SEOUL— Politicians, soldiers and citizens lined up in the rain on Monday to pay tribute to at least 40 sailors killed in the sinking of a warship, as the country inched closer to placing blame on North Korea and faced the urgent question of how it might respond.
Mourners, including President Lee Myung-bak, placed white chrysanthemums on a funeral altar established at City Hall Plaza in central Seoul. Citizens scribbled thousands of notes that voiced condolences for the sailors and bitter anger toward North Korea, and stuck them on billboards.
“I have never said this enough while you were alive: I love you,” wrote a person who identified herself as the sister of Lim Jae-yop, one of the 40 sailors confirmed dead. She pasted her note below the sailor’s portrait. “In our next lives, let’s meet again as sister and brother.”
Grief gripped the nation a day after South Korea’s defense minister blamed a torpedo attack as the most likely cause of the March 26 sinking, which also left six sailors missing and presumed dead.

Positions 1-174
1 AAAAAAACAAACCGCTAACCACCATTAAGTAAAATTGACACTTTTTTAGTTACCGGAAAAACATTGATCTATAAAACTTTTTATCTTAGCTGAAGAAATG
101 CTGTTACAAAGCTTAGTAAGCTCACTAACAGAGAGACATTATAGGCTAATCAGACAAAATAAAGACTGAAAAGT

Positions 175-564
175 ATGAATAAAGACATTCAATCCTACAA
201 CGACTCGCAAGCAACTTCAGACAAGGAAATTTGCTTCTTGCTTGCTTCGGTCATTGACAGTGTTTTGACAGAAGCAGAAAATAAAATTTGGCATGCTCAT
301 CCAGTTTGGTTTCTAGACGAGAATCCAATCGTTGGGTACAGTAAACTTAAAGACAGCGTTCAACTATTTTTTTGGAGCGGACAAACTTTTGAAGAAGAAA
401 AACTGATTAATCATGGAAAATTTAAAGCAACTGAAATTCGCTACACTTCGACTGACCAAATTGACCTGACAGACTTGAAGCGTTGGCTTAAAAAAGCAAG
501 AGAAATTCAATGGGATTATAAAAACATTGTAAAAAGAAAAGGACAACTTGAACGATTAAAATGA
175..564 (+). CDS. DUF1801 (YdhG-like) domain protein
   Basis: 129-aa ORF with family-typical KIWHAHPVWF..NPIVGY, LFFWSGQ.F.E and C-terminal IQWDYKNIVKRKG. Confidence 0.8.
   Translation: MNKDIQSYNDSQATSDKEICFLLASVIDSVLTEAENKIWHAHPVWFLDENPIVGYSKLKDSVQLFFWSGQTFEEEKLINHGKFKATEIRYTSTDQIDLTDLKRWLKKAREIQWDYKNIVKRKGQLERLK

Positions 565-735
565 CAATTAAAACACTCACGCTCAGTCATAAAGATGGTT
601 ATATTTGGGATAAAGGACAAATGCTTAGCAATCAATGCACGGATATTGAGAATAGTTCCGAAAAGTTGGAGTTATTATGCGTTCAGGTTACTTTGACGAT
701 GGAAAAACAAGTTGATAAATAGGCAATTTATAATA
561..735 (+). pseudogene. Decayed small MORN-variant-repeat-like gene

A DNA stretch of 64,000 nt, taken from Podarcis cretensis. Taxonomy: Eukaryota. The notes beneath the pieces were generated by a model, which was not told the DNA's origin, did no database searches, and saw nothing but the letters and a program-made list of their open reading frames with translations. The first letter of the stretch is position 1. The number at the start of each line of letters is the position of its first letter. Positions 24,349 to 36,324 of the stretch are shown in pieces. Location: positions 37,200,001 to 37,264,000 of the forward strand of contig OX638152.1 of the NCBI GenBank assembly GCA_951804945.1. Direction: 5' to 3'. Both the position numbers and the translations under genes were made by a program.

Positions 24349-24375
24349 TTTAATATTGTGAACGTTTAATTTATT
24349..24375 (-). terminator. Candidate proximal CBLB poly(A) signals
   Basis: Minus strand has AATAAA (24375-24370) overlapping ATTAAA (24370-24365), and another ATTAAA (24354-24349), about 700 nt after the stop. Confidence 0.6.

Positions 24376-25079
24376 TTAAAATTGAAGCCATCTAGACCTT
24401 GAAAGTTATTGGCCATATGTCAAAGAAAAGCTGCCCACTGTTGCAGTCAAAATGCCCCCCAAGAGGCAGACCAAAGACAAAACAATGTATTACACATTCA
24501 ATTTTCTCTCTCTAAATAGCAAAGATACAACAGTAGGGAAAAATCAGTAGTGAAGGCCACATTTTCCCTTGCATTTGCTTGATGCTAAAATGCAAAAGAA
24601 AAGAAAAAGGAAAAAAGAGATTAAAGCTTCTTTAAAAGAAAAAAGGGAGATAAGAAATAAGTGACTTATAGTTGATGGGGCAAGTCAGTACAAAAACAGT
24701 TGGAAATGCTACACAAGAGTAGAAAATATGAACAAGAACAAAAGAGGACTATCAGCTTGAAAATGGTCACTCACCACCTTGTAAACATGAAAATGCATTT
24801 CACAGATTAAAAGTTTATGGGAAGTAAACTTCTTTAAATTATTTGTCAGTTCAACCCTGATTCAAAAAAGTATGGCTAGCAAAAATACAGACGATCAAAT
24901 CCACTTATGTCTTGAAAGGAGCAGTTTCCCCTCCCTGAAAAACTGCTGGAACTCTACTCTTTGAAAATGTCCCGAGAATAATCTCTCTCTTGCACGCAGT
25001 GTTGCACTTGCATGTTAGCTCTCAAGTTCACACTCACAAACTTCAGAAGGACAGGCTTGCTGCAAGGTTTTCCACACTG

Although it has yet to present evidence of North Korean involvement, the conservative government in Seoul helped raise a patriotic sentiment, describing the dead as “46 brave sailors” and honoring them with military medals usually reserved for combat deaths. The North has denied sinking the ship. To read full New York Times story — Go Here Now.
© Copyright 2014 The Associated Press. All rights reserved. This material may not be published, broadcast, rewritten or redistributed.